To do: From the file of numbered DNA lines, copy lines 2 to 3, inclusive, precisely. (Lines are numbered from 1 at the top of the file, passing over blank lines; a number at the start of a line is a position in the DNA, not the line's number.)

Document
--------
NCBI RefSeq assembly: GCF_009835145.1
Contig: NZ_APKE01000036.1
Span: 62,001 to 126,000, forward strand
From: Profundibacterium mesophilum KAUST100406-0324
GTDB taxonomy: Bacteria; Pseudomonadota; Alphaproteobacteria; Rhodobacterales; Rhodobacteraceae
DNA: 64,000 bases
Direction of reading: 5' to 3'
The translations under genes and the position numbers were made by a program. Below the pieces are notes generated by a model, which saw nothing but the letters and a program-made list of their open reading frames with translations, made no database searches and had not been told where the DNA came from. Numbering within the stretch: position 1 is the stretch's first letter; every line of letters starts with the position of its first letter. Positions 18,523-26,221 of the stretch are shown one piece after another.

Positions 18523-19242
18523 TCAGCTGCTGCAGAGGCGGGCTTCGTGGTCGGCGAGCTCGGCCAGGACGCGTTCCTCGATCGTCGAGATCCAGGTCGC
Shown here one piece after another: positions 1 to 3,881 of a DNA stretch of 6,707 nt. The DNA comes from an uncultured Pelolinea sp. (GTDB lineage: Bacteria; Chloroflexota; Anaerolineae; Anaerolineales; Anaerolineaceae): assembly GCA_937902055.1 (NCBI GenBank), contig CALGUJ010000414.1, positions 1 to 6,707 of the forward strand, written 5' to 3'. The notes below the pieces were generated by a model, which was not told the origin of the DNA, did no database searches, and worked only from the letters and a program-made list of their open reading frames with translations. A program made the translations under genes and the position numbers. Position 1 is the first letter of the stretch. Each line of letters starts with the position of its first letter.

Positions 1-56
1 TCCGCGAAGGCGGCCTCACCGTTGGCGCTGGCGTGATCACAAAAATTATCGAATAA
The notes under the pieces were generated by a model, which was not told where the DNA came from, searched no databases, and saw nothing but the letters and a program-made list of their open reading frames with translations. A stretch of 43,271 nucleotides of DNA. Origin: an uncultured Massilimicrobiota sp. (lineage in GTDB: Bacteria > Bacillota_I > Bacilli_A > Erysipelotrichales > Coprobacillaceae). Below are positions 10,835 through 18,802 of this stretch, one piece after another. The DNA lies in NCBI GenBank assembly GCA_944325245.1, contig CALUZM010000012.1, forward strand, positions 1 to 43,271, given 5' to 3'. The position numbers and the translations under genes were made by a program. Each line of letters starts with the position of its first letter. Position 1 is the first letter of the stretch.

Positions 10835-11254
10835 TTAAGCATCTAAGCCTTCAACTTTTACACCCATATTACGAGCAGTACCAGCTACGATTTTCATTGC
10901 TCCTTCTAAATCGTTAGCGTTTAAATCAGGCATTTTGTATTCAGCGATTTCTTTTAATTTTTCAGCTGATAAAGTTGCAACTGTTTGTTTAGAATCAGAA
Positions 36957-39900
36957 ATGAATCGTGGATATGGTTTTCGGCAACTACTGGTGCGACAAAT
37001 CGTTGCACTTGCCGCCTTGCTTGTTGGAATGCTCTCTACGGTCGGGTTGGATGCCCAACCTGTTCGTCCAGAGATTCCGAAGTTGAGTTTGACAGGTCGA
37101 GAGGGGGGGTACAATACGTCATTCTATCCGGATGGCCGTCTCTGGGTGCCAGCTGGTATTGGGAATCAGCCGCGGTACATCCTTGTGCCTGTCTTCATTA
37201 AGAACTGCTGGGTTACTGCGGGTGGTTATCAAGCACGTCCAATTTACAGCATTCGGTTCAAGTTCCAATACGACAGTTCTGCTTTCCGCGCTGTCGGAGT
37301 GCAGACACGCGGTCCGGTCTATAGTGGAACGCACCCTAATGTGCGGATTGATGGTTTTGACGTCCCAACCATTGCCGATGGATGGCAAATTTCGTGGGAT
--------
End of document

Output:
Contig: NZ_APKE01000036.1
Span: 62,001 to 126,000, forward strand